Since we don’t have any forsythia on our property, I usually force a few branches of the flowering cherry from our backyard. As it needed some major pruning this year, it proved doubly fortuitous. There’s no difficult science involved in forcing spring blooms. Once the buds swell in late winter, I trim a few, put them in a large bucket filled with water, store them in a garage overnight to slowly acclimate them to warmer temps, then bring them in and let nature take its quick-forced course. Some people advise submerging the branches entirely in water for a few hours to re-hydrate them as much as possible, but since we don’t have a bathtub that’s not an option, nor has not doing it ever impeded the blooms from opening.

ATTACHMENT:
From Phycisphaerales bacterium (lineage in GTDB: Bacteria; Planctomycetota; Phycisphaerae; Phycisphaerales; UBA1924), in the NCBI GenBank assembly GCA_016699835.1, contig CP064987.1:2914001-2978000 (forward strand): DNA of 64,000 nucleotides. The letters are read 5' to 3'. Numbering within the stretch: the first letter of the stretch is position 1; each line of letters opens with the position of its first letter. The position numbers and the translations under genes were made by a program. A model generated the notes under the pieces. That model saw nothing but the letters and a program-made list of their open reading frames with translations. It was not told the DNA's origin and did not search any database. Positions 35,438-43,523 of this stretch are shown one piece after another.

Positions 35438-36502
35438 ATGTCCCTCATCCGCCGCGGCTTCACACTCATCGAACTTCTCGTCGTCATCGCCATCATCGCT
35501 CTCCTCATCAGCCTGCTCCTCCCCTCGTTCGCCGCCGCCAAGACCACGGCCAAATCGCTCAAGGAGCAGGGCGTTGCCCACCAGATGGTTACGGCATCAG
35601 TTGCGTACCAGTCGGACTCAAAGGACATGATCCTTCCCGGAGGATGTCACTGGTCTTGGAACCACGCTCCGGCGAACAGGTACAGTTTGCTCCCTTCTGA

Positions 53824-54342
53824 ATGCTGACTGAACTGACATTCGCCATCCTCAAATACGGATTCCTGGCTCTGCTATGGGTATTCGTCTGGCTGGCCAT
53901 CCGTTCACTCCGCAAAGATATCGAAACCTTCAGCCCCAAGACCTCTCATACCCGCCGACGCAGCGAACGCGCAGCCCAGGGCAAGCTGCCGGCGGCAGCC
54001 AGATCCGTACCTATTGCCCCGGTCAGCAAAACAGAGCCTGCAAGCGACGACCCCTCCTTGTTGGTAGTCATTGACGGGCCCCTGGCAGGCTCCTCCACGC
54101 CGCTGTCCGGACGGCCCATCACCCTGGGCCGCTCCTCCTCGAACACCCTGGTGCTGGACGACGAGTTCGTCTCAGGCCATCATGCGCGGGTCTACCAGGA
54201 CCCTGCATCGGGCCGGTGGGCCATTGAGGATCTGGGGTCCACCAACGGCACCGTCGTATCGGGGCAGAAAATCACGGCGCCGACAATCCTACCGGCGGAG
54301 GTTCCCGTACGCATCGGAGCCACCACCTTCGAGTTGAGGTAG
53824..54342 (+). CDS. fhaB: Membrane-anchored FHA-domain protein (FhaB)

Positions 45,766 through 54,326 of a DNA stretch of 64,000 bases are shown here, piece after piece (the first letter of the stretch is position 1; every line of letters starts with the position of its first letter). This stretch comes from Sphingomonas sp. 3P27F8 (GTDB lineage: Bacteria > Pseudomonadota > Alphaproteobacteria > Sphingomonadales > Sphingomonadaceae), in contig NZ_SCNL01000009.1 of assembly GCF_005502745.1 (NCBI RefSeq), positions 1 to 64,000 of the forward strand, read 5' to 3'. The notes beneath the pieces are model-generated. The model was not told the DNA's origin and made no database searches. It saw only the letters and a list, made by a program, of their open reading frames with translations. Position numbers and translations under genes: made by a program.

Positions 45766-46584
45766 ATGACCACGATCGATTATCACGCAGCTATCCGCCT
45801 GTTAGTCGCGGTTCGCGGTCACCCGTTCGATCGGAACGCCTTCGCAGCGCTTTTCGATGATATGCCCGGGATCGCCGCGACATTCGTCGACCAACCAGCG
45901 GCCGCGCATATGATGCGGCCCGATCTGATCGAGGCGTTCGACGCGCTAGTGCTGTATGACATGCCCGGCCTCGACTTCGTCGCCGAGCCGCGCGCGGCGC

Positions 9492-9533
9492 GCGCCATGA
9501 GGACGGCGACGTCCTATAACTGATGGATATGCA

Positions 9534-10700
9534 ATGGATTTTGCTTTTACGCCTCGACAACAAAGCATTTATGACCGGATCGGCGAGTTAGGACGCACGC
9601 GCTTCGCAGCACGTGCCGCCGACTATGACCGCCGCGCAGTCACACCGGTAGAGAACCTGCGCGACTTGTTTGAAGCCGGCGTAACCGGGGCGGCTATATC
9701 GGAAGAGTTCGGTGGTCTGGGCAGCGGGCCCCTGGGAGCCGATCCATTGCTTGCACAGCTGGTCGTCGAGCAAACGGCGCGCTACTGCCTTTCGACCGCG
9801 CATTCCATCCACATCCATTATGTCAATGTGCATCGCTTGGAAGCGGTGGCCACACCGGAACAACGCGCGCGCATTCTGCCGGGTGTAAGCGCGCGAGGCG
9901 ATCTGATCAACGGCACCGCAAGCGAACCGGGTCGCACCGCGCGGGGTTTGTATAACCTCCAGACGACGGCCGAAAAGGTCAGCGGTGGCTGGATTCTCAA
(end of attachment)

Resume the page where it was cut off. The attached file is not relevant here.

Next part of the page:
It is just the thing for a late-showing spring, and since the weather remains so cold and gray, it’s a boon to the spirit. This particular cherry is a single flowered species – a much-simpler version of the flashier hot pink Kwanzan cherries that are everywhere. It is also one of the first to open, bursting into bloom as if in a race with its own fine foliage, and usually beating it. Towards the end of the blooming period, the petals take on the slightest tinge of pink, edged delicately with a darker border ~ an elegant send-off before fluttering to the ground.Back to Blog